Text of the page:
I Have Extreme Travel Anxiety — Here's the One Thing I've Found Helps

For all you planners out there, listen up.

Courtesy of  Man As Thep / Getty Images 

By Jessica Booth

  • I have extreme anxiety when it comes to planning and going on a trip.
  • To ease my anxiety, I tried doing the exact opposite of what I usually do and I planned nothing.
  • It made me realize that I don't need to have control in order for things to go well, and thinking that I do is such a huge source of my anxiety.

When it comes to going on vacation, I often feel like my brain is split in two. One part of me is filled with adventure and spontaneous energy; I want to go everywhere, see new things, try exotic foods, and explore whatever comes my way.

The other part of me, the bigger part, is filled with travel anxiety. I worry about the smallest of details from the moment a trip idea comes into my head until the moment the vacation ends. It isn't until I'm settled in my bed, home safe, that I feel an immense sense of relief. The sad part is that I absolutely love being on vacation and exploring a new place. Because of that, I am always looking for ways to fight my travel anxiety.

I worry about everything

Even though a voice in my head says, "Hey, relax, this is supposed to be fun, not something to stress over!" a louder voice says, "But what if this is the worst trip of your life?" I'm sure that anyone with anxiety can relate to that kind of feeling.

Because I have anxiety, I am a meticulous planner whenever I go away. When I travel with my family and/or my fiance, they know that I'm the one who's going to do the research, book the tours, find all of the restaurants, and schedule our days. I won't make reservations or step into a restaurant without first checking out the ratings on both Yelp and Tripadvisor. Once it gets to be 10 days before my vacation, I obsessively watch over the weather for that destination, and my mood will often depend on what the forecast says.

Being that organized has its perks — but the anxiety and pressure that comes along with it is not one of them. I'm not just scheduling things to make sure I see everything; I'm scheduling things to try and feel less anxious. Recently, I began to wonder if I was really doing the exact opposite.

Maybe, I thought, if I stopped trying to control everything, I would actually feel less anxious

Around that same time, I was presented with the option to go on a surprise trip through Ford and Pack Up + Go. The premise is simple: you go on the Pack Up + Go site, select a budget, pick travel dates, fill out a survey where you answer questions about your vacation style and your personal hobbies, and then you get assigned a surprise trip. You don't know where you're going or what you're doing until the week of your trip when you get an envelope in the mail that tells you everything you need to know (you're supposed to open this the day of the trip).

Going on a surprise trip, where I couldn't even look at the weather or research restaurants ahead of time, sounded like a mild form of torture for me. But then I thought about how I wanted to try to stop being so controlling over my traveling, and decided, tentatively, to go for it. Ford hooked me up with a car rental, I filled out my survey, and then I waited.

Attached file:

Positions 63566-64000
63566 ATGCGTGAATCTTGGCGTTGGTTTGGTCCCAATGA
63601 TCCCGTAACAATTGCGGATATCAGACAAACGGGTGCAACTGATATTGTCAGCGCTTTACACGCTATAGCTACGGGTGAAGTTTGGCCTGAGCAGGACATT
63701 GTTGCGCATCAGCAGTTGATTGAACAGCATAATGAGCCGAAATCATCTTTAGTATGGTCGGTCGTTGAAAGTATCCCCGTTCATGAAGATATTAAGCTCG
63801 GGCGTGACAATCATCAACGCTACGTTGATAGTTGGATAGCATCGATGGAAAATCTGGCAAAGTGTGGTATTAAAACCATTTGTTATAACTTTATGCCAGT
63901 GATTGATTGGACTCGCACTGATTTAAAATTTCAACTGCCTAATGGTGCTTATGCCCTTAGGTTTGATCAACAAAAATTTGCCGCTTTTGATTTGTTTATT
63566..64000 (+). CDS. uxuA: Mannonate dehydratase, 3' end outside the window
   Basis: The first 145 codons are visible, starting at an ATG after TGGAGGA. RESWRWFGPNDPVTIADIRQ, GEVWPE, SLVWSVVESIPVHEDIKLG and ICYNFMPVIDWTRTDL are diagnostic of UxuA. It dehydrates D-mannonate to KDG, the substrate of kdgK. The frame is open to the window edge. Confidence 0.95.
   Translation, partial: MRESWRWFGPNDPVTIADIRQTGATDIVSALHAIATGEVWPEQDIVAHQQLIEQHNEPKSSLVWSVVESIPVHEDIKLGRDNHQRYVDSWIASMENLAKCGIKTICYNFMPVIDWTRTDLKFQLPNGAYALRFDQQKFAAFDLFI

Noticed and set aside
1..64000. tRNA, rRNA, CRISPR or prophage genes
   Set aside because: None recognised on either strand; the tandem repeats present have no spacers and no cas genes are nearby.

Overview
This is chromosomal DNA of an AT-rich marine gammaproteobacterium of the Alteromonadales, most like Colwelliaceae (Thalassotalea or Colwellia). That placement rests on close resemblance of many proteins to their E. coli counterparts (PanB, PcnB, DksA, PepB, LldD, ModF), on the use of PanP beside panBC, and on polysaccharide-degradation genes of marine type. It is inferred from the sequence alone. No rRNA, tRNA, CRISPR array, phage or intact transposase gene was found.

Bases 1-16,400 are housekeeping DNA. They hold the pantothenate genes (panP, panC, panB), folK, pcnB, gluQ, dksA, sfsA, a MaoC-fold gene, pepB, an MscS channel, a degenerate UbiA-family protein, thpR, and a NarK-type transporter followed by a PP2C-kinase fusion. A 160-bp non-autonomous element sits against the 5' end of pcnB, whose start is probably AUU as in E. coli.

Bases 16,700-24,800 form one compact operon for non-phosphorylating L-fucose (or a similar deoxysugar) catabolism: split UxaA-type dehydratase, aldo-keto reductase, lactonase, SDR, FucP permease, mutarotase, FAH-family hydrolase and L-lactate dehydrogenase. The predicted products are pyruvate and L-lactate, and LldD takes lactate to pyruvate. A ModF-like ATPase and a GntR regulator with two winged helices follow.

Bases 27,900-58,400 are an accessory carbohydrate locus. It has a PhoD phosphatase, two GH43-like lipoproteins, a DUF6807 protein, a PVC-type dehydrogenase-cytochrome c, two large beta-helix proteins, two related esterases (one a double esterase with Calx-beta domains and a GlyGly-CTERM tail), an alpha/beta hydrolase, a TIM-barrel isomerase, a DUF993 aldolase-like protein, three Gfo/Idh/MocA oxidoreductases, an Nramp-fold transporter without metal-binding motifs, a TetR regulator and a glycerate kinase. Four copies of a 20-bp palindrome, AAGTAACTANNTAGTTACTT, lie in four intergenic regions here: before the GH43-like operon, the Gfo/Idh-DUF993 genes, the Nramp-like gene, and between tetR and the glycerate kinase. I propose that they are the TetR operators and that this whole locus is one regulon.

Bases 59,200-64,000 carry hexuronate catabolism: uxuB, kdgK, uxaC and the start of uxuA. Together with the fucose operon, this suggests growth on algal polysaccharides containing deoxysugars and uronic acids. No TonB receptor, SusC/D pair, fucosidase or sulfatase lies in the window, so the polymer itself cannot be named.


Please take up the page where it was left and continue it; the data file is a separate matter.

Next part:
For most of that time, I won't lie, I was pretty anxious. I worried that wherever I was going wouldn't be safe, or that it would be really far, or that I would hate it. I stressed over whether or not I'd be able to find restaurants that were vegetarian-friendly.

But as the trip came closer, I found something surprising was happening

I was starting to feel less anxious. I couldn't worry about the things I usually worried about, because I wasn't planning this trip — someone was doing it for me. I felt a weird sense of calm thinking that this trip was kind of out of my hands — I was just doing what was planned for me.

I started to feel so calm, in fact, that I was even able to wait until the day I was leaving to open my envelope of information. When I did, I found myself feeling really excited. I learned that our road trip was taking us to a beautiful part of upstate New York, the Catskills. I saw that I would be driving a cute Ford Ecosport. My packet included recommendations for activities along the way and at my destination, restaurant choices, and info on my hotel.

Instead of feeling panicked that I had almost no time to do research on my own, I actually felt relieved. It was like all of this pressure had been lifted off of me, and I could just focus on having a good time. And I did have fun — I went somewhere I probably wouldn't have ever picked on my own, and I absolutely loved it. I had dinner at a restaurant that was picked for me, and it was fabulous. I drove in a car I wasn't familiar with and loved the amazing features it came with so much that I went home and even considered purchasing it. I stayed in a Tiny House resort, something I had never even heard of, and it was incredible.

It might sound silly to some people, but going on a surprise trip like this was really eye-opening for me. It made me realize that I don't need to have control in order for things to go well, and thinking that I do is such a huge source of my anxiety. I left the trip feeling refreshed and happy, and I knew that I would have to change my vacation-planning ways from then on. Because is it really worth it if you're making yourself feel sick over it? Probably not.

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Originally published at www.thisisinsider.com

Wisdom, Well-Being, Planning , travel, Stress, Anxiety

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